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10 Psychological Studies That Will Change What You Think You Know About Yourself

10 Psychological Studies That Will Change What You Think You Know About Yourself
Why do we do the things we do? Despite our best attempts to “know thyself,” the truth is that we often know astonishingly little about our own minds, and even less about the way others think. As Charles Dickens once put it, “A wonderful fact to reflect upon, that every human creature is constituted to be that profound secret and mystery to every other.” Psychologists have long sought insights into how we perceive the world and what motivates our behavior, and they’ve made enormous strides in lifting that veil of mystery. We all have some capacity for evil. Arguably the most famous experiment in the history of psychology, the 1971 Stanford prison study put a microscope on how social situations can affect human behavior. The experiment, which was scheduled to last for two weeks, had to be cut short after just six days due to the guards’ abusive behavior — in some cases they even inflicted psychological torture — and the extreme emotional stress and anxiety exhibited by the prisoners. Getty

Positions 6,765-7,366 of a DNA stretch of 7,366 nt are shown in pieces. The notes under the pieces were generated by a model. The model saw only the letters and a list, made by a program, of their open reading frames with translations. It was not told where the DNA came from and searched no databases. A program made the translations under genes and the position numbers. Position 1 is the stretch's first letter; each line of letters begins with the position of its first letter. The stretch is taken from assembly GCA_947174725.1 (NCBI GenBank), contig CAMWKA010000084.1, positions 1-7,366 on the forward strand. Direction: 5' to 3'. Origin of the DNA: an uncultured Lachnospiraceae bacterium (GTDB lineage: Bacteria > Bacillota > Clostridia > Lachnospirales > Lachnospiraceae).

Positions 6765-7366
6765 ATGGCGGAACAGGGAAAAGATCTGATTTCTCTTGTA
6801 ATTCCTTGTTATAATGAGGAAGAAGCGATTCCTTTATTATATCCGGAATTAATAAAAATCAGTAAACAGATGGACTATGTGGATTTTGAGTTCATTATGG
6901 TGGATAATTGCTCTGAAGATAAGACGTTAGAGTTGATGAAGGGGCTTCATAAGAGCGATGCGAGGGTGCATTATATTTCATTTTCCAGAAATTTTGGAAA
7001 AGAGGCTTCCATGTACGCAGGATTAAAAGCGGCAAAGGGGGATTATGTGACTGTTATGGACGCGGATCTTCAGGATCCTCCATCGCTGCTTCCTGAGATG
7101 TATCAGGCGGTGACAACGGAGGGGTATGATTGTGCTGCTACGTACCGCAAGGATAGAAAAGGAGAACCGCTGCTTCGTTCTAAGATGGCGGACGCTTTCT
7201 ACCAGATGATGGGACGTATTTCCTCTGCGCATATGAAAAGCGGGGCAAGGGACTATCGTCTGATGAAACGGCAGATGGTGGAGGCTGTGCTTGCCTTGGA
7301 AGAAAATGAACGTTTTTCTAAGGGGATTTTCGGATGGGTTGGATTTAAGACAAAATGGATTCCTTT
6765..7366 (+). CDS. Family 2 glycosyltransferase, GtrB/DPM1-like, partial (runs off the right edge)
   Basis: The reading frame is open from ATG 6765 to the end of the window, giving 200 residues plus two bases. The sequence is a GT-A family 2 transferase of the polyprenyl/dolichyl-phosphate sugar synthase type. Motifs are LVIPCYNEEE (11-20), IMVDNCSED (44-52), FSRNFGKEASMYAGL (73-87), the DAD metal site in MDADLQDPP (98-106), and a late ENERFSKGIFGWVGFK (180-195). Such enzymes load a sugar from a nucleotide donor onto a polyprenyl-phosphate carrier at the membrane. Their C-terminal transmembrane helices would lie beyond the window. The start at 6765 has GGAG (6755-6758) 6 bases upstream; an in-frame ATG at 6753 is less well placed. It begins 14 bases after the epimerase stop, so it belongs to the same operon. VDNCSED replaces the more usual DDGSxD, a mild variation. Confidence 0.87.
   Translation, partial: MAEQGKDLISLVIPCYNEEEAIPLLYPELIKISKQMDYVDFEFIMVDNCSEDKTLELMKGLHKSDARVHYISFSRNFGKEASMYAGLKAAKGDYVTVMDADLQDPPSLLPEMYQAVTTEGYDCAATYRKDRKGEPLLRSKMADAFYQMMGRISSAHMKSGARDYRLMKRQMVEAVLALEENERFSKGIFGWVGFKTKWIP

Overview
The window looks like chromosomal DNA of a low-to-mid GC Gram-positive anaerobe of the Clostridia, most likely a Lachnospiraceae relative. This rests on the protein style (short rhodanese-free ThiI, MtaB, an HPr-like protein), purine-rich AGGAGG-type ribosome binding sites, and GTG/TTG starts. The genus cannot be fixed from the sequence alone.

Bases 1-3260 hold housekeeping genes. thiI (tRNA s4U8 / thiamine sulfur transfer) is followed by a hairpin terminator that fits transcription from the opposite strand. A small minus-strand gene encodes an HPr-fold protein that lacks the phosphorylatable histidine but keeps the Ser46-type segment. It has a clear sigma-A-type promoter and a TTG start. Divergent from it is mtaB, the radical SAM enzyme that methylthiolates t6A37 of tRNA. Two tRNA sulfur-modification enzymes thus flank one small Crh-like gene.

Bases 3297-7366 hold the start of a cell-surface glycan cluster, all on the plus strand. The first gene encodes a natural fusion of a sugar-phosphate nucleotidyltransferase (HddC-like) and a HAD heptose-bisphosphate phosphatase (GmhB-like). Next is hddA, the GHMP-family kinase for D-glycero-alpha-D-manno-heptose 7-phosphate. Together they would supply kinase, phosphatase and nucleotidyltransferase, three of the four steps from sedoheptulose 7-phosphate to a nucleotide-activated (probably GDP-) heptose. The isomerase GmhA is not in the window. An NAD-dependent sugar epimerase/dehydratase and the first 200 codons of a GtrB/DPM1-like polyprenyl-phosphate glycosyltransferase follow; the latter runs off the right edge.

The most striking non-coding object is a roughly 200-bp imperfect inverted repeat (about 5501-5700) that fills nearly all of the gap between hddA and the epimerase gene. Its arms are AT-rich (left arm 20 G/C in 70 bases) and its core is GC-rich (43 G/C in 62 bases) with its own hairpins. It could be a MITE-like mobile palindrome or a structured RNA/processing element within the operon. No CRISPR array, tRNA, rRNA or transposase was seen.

Six Habits of Highly Empathic People Republished from greatergood.berkeley.edu By Roman Krznaric If you think you’re hearing the word “empathy” everywhere, you’re right. It’s now on the lips of scientists and business leaders, education experts and political activists. But there is a vital question that few people ask: How can I expand my own empathic potential? Empathy is not just a way to extend the boundaries of your moral universe. According to new research, it’s a habit we can cultivate to improve the quality of our own lives. But what is empathy? The big buzz about empathy stems from a revolutionary shift in the science of how we understand human nature. Over the last decade, neuroscientists have identified a 10-section “empathy circuit” in our brains which, if damaged, can curtail our ability to understand what other people are feeling. But empathy doesn’t stop developing in childhood. Habit 1: Cultivate curiosity about strangers Highly empathic people (HEPs) have an insatiable curiosity about strangers.

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